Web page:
IV. Multiple Mathematical Representations of Pitch in Chromatic (12 tone) Equal Temperament

a. pitch is enumerated on various, incompatible scales:

cents (logarithmic scale):

A4             A#/Bb           B                  C                  C#                D

0 cents       100 cents       200 cents     300 cents     400 cents     500 cents

hertz/cycles per second (rounded):

440 Hz        466.36 Hz     493.88 Hz   523.25 Hz      554.37 Hz     587.33 Hz

MIDI note number

69                 70                 71               72                 73                   74

b. MIDI note number – Middle ‘C’ (C4) is set to a MIDI note number of 60. Adjacent pitches are numbered consecutively from this point with numbers decreasing as the pitch/note lowers and increasing as the pitch/note raises.

Limited to 128 note values per channel

c.  Scientific Pitch Notation: musical pitch range representation with numerical distinction of octaves.

C0, C#/Db0, D0 … A#/Bb0, B0

C9, C#/Db9, D9 … A#/Bb9, B9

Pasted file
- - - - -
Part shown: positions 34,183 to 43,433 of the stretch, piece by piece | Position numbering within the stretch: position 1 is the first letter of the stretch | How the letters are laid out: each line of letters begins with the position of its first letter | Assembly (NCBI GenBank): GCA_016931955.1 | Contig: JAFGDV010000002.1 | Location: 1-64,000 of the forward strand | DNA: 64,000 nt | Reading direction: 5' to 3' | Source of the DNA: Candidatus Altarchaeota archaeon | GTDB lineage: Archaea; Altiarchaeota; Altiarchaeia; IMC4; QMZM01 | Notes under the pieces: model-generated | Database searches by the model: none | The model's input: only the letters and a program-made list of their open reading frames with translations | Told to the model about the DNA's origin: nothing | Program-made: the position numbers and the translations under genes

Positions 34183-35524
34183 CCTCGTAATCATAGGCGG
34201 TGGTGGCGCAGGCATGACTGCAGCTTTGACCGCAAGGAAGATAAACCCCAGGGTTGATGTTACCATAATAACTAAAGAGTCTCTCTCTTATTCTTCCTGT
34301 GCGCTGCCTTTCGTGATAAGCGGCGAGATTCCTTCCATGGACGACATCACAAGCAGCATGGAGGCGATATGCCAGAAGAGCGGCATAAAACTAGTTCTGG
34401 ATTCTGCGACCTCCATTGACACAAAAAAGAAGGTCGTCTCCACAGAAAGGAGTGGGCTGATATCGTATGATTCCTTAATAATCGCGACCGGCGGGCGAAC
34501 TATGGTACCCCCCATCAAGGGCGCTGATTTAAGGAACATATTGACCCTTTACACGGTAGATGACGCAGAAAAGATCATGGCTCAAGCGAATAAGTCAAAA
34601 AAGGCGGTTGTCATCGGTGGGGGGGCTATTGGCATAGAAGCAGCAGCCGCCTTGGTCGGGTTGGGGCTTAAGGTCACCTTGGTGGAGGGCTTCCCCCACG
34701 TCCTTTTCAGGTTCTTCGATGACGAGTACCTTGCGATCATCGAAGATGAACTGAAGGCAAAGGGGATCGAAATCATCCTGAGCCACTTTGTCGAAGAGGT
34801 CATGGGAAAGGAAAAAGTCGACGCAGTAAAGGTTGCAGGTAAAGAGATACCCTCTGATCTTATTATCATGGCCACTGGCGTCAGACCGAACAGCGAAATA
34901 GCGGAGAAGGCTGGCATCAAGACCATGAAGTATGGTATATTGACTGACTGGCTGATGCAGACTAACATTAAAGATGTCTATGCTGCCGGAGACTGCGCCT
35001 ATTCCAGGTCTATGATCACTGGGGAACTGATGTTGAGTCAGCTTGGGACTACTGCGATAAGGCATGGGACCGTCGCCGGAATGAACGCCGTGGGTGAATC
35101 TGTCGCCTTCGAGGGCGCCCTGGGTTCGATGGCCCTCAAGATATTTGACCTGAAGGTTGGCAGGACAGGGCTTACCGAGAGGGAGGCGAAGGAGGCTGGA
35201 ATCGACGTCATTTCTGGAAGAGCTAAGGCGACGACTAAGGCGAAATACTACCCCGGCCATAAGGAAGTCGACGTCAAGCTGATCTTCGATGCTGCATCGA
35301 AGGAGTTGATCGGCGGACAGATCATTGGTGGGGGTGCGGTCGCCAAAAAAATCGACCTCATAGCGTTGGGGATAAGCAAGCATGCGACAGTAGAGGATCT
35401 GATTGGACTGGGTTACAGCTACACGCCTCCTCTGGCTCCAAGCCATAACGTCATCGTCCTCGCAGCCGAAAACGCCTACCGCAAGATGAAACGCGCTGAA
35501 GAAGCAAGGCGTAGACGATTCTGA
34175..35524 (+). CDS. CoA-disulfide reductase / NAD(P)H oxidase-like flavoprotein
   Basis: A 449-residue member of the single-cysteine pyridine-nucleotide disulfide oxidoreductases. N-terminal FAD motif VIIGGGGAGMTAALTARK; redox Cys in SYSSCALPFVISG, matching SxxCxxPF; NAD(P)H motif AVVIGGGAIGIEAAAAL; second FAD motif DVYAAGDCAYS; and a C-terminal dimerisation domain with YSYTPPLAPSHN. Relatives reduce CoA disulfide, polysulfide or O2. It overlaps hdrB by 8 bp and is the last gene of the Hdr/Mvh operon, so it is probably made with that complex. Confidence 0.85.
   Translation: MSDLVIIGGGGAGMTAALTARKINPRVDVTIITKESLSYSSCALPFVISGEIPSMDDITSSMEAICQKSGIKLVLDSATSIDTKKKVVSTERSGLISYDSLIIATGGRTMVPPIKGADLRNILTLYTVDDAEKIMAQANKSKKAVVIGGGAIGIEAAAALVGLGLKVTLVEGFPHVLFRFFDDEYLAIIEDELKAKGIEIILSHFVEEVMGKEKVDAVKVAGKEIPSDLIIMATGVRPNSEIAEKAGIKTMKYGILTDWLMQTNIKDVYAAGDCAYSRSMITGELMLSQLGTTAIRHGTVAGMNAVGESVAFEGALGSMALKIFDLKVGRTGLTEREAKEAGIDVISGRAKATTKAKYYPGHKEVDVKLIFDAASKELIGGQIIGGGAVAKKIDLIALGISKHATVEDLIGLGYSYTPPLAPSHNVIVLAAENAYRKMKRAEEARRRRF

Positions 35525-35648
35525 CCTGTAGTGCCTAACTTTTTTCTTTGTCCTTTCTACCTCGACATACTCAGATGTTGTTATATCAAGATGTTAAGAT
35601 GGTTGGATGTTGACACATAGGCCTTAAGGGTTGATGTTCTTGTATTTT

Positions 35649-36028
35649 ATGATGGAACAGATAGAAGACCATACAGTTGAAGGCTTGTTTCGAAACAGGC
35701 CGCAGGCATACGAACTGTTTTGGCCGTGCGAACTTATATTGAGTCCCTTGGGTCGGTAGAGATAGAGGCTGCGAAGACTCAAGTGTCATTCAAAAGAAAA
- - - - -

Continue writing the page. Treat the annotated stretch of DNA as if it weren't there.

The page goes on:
d. Hexadecimal representation (0,1,2, …, 8,9,a,b,c,d,e,f).

Base 16 is used in representing the numerical relationships of computer science and programming, and is an integral element in the organization of the MIDI protocol and its musical definitions (i.e. pitch, volume, duration, etc).

Since hexadecimal numbers contain digits for 10 through 15, letters of the alphabet are used to represent those digits, starting at A = 10.

Hexadecimal numbers are often written with an h following them to distinguish them from decimal numbers: A4h indicates that A4 is a hexadecimal number.

e. Other numerical scales of pitch are in less universal use such as:

The mel pitch scale is used in psychoacoustic research and applications. The mel scale represents a perceptual scale of pitches generally judged to be equal in distance from one another by research subjects under experimental conditions. There are multiple mel scale formulas (no consistent absolute values, many subjective scales).